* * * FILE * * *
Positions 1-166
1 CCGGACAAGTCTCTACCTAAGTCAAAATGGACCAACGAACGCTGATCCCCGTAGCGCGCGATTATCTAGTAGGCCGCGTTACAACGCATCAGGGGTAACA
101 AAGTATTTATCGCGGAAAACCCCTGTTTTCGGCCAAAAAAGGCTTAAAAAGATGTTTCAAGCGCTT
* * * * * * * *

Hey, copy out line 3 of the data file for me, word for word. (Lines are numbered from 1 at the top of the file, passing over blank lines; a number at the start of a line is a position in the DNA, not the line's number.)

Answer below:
101 AAGTATTTATCGCGGAAAACCCCTGTTTTCGGCCAAAAAAGGCTTAAAAAGATGTTTCAAGCGCTT